Official suicides reveal China's bureaucracy changing

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Conventional wisdom has it that government officials are people who are least likely to commit suicide, given their relatively high social status, decent education and greater job satisfaction.

But the unusually high number of suicides of Communist Party and government officials reported since last year in China has fueled speculation about the changing landscape of China's bureaucracy.

More than 20 suicides have been reported in China's bureaucracy since the beginning of 2009, with six in December alone.

Three cases in March added to the list.

Zhen Lifu, a 51-year-old senior political advisor in Jiangmen of south China's Guangdong Province, was found dead after hanging himself near his home last week. The municipal government said in a statement that Zhen had long suffered from insomnia and depression.

On March 8, Liu Xiaofeng, 49, head of the local audit office of Ongniud Banner of northern China's Inner Mongolia Autonomous Region, jumped from the eighth floor of his office building. Local government sources revealed Liu had developed depression, but declined to disclose more details.

Five days earlier, Li Jianrong, 36, then head of Lufeng County's water conservation bureau in southwest China's Yunnan Province, jumped from his sixth floor office. He died after first aid treatment.

Li killed himself because he was stressed with drought and quake relief work, according to a statement by a joint police and local government investigation team.


Insiders say that new rules to make government bodies more accountable and their work procedures more transparent are making life harder for civil servants in China, or just as hard as for workers in other sectors.

Adding to the pressure on those troubled minds are the government campaign to weed out corruption and the increasing public supervision by millions of Internet users, says Shen Jianming, head of office of the political consultative conference of Cixi under the jurisdiction of Ningbo city of Zhejiang.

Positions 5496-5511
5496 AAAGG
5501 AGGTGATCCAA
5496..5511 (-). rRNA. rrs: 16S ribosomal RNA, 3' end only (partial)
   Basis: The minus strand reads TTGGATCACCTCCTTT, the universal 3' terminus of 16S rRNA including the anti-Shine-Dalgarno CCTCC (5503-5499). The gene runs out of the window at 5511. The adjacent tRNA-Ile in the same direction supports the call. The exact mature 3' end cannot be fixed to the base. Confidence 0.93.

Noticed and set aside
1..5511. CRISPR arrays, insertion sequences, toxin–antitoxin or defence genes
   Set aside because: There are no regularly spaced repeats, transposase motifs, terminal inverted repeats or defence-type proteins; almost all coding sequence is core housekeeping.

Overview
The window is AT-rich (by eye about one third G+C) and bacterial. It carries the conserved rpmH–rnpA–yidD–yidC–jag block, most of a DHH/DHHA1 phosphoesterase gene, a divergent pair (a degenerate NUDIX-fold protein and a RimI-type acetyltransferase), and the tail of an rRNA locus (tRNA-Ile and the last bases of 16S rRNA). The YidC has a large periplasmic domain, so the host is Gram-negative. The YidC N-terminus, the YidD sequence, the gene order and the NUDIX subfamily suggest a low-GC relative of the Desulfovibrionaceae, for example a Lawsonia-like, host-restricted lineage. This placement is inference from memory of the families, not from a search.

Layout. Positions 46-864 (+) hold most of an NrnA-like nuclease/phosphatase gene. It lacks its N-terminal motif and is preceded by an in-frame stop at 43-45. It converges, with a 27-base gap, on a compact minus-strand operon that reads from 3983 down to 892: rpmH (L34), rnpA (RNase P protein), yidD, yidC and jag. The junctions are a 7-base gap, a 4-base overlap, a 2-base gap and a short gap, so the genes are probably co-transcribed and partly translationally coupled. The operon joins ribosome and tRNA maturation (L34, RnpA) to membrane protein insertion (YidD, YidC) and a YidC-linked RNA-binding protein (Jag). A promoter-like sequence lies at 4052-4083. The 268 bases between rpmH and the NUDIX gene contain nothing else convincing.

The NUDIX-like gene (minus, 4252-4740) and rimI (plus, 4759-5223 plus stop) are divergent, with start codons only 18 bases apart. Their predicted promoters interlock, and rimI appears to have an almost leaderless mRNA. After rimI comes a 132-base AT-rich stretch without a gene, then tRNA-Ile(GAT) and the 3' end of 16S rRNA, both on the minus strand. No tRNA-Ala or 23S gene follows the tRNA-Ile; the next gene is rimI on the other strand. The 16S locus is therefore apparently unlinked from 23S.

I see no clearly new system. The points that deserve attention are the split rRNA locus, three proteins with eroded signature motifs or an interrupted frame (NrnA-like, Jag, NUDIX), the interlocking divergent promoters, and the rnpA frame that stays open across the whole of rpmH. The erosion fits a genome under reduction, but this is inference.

A survey of 272 middle-rank officials in Hangzhou, capital of east China's Zhejiang Province, conducted in August 2009 by a research team under the city's Communist Party school, found that 68 percent of the respondents considered they were under "relatively high psychological pressure," and 71.7 percent said work responsibilities, quality requirements, relationships and work's impact on family life were sources of stress.

Around the same time, a local government thinktank in Cixi conducted a poll of 343 officials. It found that 11 percent were prone to depression, which triggered indifference to their daily work.

According to a survey conducted jointly by the leading websites and of 3,000 Chinese netizens, 64.65 percent of respondents saw pressure from hidden rules in bureaucratic politics, involving prejudice, services for superiors and reporting only what is good while withholding what bad news, as well as pressure on personal development as major sources of work stress for officials.

Although there is no specific data on the exact motivations in the 20 official suicides, many believe that a considerable number chose to end their lives because of complications in corruption cases.

This indicates that China's anti-corruption drive is having a greater impact on the lives of public servants, legal experts say.


Within the institutions of the Communist Party of China and the government are many channels for officials to air opinions, but few have been used to solve their personal inner troubles.

Party and government officials are unlikely to talk about work-related stress with professional counsellors, says Cao Lianyuan, head of Beijing Suicide Research and Prevention Center.

Cao says every person who commits suicide affects five others around him or her.

In an ever more competitive bureaucratic environment, officials have to be very aggressive in pursuit of higher standards and meticulous enough to avoid mistakes, but such a political eco-system is prone to incurring psychological imbalances if no appropriate psychological care is available, says Shen Xuanyuan, an expert in psychological counseling in Hangzhou.

Even in open and economically-developed coastal areas in eastern China, civil servants feel ashamed of mental and psychological disorders.

A poll of 393 civil servants in Yuhang district of Hangzhou found most of them saw resorting to psychological treatment as incompetence, and they were reluctant to confide in others about their worries and anxieties.

Zhao Guoqiu, deputy head of China Association of Mental Health, says some officials dare not to ask for help as psychological problems might hamper their promotion.

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